Longitudinal patterns of breakfast eating in black and white adolescent girls.

Northeastern University, Department of Counseling Psychology, 203 Lake Hall, 360 Huntington Ave., Boston, MA 02115-5000, USA.
Obesity (Impact Factor: 4.39). 10/2007; 15(9):2282-92. DOI: 10.1038/oby.2007.271
Source: PubMed

ABSTRACT The objective was to describe the pattern of breakfast eating over time ("breakfast history") and examine its associations with BMI and physical activity.
This longitudinal investigation of patterns of breakfast eating included 1,210 black and 1,161 white girls who participated in the 10-year, longitudinal National Heart, Lung, and Blood Institute Growth and Health Study (NGHS). Three-day food records were collected during annual visits beginning at ages 9 or 10 up to age 19. Linear regression and path analysis were used to estimate the associations between breakfast history, BMI, and physical activity.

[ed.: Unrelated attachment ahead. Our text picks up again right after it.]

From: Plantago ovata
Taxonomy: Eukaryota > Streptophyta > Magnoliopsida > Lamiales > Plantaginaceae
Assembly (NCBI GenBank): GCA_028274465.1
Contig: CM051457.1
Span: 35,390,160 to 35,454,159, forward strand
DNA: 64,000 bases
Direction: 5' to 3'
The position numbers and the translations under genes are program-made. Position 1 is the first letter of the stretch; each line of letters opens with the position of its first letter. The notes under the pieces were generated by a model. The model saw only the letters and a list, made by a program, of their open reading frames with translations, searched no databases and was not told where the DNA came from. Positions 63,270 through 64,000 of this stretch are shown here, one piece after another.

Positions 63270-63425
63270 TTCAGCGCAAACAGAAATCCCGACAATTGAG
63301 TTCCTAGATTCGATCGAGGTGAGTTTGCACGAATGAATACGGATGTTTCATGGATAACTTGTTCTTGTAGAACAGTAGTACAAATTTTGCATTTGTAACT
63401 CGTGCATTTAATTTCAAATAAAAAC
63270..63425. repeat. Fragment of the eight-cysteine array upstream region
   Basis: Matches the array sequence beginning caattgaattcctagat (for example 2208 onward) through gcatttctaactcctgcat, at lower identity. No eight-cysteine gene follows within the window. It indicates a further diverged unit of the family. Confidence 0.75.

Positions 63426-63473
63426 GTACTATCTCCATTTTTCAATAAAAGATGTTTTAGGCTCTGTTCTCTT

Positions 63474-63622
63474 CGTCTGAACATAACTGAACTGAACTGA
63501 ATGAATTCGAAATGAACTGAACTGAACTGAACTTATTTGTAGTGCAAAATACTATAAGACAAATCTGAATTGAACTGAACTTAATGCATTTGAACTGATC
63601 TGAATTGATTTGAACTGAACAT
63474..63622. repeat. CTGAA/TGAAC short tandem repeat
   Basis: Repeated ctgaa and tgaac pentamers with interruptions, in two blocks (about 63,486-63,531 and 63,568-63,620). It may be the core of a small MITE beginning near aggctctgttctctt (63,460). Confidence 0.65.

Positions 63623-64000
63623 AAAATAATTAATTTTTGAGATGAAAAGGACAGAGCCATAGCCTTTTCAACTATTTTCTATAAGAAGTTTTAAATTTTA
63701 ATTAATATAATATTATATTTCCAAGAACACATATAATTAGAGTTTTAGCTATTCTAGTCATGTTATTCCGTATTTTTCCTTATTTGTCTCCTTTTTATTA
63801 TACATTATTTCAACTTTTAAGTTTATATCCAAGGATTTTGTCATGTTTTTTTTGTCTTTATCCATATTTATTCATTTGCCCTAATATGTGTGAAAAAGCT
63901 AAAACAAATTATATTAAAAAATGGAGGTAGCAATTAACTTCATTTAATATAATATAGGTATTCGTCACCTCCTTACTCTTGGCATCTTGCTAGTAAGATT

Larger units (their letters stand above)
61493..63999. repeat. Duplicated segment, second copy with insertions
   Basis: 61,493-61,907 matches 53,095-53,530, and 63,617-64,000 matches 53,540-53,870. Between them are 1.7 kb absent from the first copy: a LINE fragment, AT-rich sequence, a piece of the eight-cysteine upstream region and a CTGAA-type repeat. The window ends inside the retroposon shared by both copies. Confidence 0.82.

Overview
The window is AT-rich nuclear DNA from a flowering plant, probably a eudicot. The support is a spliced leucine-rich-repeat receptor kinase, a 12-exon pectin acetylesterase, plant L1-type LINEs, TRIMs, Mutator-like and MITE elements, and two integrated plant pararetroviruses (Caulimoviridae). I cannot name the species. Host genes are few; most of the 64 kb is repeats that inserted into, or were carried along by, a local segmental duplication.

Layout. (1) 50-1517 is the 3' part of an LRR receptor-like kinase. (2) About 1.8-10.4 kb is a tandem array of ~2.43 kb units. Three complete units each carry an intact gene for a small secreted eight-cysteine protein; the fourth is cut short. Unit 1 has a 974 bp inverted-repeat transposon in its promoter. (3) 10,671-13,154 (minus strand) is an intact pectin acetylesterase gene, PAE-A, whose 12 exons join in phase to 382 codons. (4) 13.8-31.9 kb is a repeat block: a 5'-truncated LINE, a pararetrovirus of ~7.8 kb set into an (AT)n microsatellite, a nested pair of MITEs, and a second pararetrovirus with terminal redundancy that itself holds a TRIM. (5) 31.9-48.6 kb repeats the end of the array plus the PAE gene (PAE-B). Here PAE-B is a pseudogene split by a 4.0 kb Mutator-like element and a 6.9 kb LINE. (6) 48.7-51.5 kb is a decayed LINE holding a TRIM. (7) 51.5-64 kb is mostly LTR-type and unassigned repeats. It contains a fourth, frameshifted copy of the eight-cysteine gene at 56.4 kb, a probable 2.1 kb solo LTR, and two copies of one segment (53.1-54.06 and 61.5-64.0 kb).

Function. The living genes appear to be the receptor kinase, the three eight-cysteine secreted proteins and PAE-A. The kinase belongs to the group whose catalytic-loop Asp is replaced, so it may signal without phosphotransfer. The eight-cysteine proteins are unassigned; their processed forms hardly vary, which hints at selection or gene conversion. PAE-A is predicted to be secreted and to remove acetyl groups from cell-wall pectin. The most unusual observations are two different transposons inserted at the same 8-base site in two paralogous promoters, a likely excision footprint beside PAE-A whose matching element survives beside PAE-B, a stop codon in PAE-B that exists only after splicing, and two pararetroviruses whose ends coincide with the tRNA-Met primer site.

Among girls with a high BMI at baseline, those who ate breakfast more often had lower BMI at the end of the study (age 19), compared with those who ate breakfast less often. Path analysis indicated that energy intake and physical activity mediated the association between patterns of breakfast eating over time and BMI in late adolescence.
The association between regular breakfast consumption over time and moderation of body weight among girls who began the study with relatively high BMI suggests that programs to address overweight in children and adolescents should emphasize the importance of physical activity and eating breakfast consistently.

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